Upon reading Mr. Gregerson’s column about the lack of “great literature” in Wabash College curriculum, I was appalled at the arguments Gregerson uses to support his opinion. And it seems that I am not alone: the response to this column – both from students and faculty – has been overwhelmingly negative. Several letters to the editor in the subsequent issue of The Bachelor rebuke Gregerson for his ignorance of the Senior Colloquium Course and modern literature as a legitimate genre.
Although I am no doubt inclined to side with the students and faculty (regardless of their status in the hierarchy of tenure) who are actually involved in the course, I cannot responsibly judge the value of the corpus that Gregerson describes. In all honesty, I am among those who have never heard of such modern authors as Gubar, Nabokov, and Murakami. I do not dare to comment on the literary merit of these authors; by doing so, I risk developing my own, self-professed ignorance into arrogance and pompousness.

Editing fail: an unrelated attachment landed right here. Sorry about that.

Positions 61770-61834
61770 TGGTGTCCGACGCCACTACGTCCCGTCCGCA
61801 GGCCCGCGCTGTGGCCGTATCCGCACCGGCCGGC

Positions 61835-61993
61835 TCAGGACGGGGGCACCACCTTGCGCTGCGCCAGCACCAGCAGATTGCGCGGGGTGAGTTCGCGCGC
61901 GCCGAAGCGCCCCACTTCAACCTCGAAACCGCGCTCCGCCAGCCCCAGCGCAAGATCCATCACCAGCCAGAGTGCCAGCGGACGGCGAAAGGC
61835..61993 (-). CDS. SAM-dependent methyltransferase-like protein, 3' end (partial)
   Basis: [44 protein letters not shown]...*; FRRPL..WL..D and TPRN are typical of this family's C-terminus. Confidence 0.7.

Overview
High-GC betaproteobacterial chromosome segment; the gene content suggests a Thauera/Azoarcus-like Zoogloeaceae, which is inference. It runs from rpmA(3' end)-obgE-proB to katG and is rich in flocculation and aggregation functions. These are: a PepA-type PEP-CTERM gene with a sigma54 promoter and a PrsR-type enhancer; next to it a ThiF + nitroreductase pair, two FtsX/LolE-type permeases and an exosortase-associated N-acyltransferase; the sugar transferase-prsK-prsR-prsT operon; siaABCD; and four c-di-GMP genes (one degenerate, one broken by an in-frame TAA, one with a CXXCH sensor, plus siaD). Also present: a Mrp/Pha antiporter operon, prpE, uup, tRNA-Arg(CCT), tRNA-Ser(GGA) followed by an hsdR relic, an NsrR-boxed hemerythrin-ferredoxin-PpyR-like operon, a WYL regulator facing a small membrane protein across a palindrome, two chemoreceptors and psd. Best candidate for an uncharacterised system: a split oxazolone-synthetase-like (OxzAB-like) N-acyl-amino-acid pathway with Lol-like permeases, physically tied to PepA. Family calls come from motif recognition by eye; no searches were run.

However, I feel it necessary to comment on the way in which Gregerson develops his argument. His opinion is legitimate and he is certainly entitled to it. Unfortunately, he employs irrelevant and erroneous arguments about religion and instructor ability to a topic that has little to do with either of these. Instead, he should have focused on what constitutes great literature. Although undoubtedly important, a work’s popularity and longevity are not the sole bases upon which literature is canonized. Gregerson fails to acknowledge the importance of universal themes and characters that inspire generations of readers. Further, greatness is a product of personal opinion and connection with a piece of literature. Had Gregerson more fully developed a legitimate argument about great literature, he may not have received the poison pen backlash from his peers.